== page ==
Rust and Bone is in French, but it has a universal appeal, partially
because a lot of people think of SeaWorld and orcas as an American
phenomenon. In the movie, there are beautiful, almost balletic scenes of
you interacting with these giant animals. Was the training difficult?
I’m not very comfortable with the idea of animals in captivity, so when I heard about Rust and Bone, I thought I couldn’t be a part of it because the character was an orca trainer. I was really uneasy the first day of training. For me, the orcas were not like animals. In a horrible way, they seemed like men’s toys—trucks in a bathtub. But they’re not scary. And if you feed them, they do whatever you want.
Did you like Stephanie, the character you were playing?
I could never give life to a character I don’t love. I’ve read scripts in which I hated the character and didn’t do the movie. With an evil character, you have to understand the origin of the evil. It’s exciting when there is something unknown—if I want to meet that person, that’s a good sign.
Rust and Bone has many explicit sex scenes. What is harder for you to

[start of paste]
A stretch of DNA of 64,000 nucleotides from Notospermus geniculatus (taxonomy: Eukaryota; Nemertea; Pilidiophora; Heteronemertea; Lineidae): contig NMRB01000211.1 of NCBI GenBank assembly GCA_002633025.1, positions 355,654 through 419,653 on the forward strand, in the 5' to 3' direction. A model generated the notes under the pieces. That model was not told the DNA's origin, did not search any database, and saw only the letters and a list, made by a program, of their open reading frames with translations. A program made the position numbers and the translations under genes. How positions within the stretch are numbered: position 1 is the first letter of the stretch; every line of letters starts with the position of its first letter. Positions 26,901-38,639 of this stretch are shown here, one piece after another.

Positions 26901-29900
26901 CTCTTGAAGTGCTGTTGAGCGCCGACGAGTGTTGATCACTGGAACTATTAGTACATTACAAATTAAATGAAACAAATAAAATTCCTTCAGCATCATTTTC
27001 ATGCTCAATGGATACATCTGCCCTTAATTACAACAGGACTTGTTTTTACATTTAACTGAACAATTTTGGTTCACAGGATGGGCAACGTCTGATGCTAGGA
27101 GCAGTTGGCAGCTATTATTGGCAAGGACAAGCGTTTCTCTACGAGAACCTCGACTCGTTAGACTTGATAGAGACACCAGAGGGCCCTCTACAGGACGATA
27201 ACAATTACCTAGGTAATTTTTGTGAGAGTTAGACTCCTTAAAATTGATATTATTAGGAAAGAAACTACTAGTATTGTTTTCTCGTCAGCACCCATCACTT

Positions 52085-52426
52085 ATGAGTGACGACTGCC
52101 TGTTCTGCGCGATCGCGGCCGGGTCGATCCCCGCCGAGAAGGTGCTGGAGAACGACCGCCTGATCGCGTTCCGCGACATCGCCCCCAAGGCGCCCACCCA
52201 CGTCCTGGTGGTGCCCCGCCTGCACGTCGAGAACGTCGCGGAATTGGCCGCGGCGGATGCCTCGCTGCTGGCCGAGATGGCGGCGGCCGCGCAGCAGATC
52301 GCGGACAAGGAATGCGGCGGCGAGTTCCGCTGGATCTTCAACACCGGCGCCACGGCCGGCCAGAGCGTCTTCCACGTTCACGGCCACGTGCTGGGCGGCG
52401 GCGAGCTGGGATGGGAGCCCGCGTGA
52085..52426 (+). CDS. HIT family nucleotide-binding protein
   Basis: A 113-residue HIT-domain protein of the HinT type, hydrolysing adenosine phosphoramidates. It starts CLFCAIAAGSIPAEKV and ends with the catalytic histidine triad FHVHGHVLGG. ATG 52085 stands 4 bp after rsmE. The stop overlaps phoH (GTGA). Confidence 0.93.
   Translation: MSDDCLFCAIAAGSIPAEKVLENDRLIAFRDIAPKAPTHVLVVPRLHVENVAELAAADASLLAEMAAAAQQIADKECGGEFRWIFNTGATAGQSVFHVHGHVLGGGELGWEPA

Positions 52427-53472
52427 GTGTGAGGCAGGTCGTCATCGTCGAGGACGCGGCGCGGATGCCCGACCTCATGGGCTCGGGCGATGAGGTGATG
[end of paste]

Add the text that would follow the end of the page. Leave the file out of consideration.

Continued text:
do—a death scene like you did in La Vie en Rose or a sex scene?
Definitely a sex scene. I hate sex scenes. The body is so important in this movie, but I hate being naked onscreen. It’s very weird to imagine how a person would have sex. It cannot be your way. Otherwise, it would be super uncomfortable and overly intimate. Everyone has a way to have sex, so a character does too. I mean, kissing is very powerful. You feel something, you know? It’s really intense to kiss as another person.
But French women are supposed to be okay with all matters sexual!
Well, yes, but…[Laughs.]
Changing subjects…do they know who Batman is in France?
Oh, yeah, he’s very popular. Not all superheroes are, but Batman is. He is human, so you can relate to him. The French like that. I loved the TV series. I was totally crazy about Catwoman. She was so witty and fun.
If you had a superpower, which would you pick?
I would love to fly. I don’t think I would like being invisible. If I could enter any room where they are making political decisions, I think I would kill myself. It would be too painful to see how people rule the world.
You saw people who rule the film industry at the Oscars. How was that
night for you?
It was amazing. In France, we have a lot of actors, but you never get a chance to share your experiences. In America, you show the movie, and you talk about it with actors who know what it’s like to open your heart, soul, and mind to another person and let them in. I especially feel very close to other actresses.